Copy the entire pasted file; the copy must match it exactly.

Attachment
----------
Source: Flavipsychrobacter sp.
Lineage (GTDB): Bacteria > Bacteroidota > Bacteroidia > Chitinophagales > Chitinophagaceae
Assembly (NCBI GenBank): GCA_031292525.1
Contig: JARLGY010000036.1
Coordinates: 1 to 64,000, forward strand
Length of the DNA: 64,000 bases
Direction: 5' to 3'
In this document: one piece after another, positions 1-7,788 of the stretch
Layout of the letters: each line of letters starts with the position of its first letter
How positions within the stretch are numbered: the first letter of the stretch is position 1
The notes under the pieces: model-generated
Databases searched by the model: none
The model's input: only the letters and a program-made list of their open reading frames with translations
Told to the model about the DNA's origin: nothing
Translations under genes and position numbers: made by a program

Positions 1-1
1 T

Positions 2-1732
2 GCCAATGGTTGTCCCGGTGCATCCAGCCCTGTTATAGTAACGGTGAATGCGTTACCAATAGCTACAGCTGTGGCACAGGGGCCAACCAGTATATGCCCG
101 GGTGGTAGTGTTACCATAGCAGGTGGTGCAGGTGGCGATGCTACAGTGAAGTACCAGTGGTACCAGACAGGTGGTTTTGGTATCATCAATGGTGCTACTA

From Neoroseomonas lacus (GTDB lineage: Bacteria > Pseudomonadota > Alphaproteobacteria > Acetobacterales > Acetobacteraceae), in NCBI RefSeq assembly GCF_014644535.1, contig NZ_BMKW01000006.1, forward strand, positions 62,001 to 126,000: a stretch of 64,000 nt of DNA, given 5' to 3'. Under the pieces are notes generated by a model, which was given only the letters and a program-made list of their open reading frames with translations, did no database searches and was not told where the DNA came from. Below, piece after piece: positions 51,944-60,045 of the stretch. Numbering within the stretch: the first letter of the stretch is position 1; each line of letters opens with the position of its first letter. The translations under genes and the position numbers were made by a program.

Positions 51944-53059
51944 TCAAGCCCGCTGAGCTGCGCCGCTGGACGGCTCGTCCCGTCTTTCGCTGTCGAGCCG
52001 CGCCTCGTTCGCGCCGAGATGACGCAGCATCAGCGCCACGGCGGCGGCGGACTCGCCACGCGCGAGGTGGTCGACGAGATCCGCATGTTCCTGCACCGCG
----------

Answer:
Source: Flavipsychrobacter sp.
Lineage (GTDB): Bacteria > Bacteroidota > Bacteroidia > Chitinophagales > Chitinophagaceae
Assembly (NCBI GenBank): GCA_031292525.1
Contig: JARLGY010000036.1
Coordinates: 1 to 64,000, forward strand
Length of the DNA: 64,000 bases
Direction: 5' to 3'
In this document: one piece after another, positions 1-7,788 of the stretch
Layout of the letters: each line of letters starts with the position of its first letter
How positions within the stretch are numbered: the first letter of the stretch is position 1
The notes under the pieces: model-generated
Databases searched by the model: none
The model's input: only the letters and a program-made list of their open reading frames with translations
Told to the model about the DNA's origin: nothing
Translations under genes and position numbers: made by a program

Positions 1-1
1 T

Positions 2-1732
2 GCCAATGGTTGTCCCGGTGCATCCAGCCCTGTTATAGTAACGGTGAATGCGTTACCAATAGCTACAGCTGTGGCACAGGGGCCAACCAGTATATGCCCG
101 GGTGGTAGTGTTACCATAGCAGGTGGTGCAGGTGGCGATGCTACAGTGAAGTACCAGTGGTACCAGACAGGTGGTTTTGGTATCATCAATGGTGCTACTA

From Neoroseomonas lacus (GTDB lineage: Bacteria > Pseudomonadota > Alphaproteobacteria > Acetobacterales > Acetobacteraceae), in NCBI RefSeq assembly GCF_014644535.1, contig NZ_BMKW01000006.1, forward strand, positions 62,001 to 126,000: a stretch of 64,000 nt of DNA, given 5' to 3'. Under the pieces are notes generated by a model, which was given only the letters and a program-made list of their open reading frames with translations, did no database searches and was not told where the DNA came from. Below, piece after piece: positions 51,944-60,045 of the stretch. Numbering within the stretch: the first letter of the stretch is position 1; each line of letters opens with the position of its first letter. The translations under genes and the position numbers were made by a program.

Positions 51944-53059
51944 TCAAGCCCGCTGAGCTGCGCCGCTGGACGGCTCGTCCCGTCTTTCGCTGTCGAGCCG
52001 CGCCTCGTTCGCGCCGAGATGACGCAGCATCAGCGCCACGGCGGCGGCGGACTCGCCACGCGCGAGGTGGTCGACGAGATCCGCATGTTCCTGCACCGCG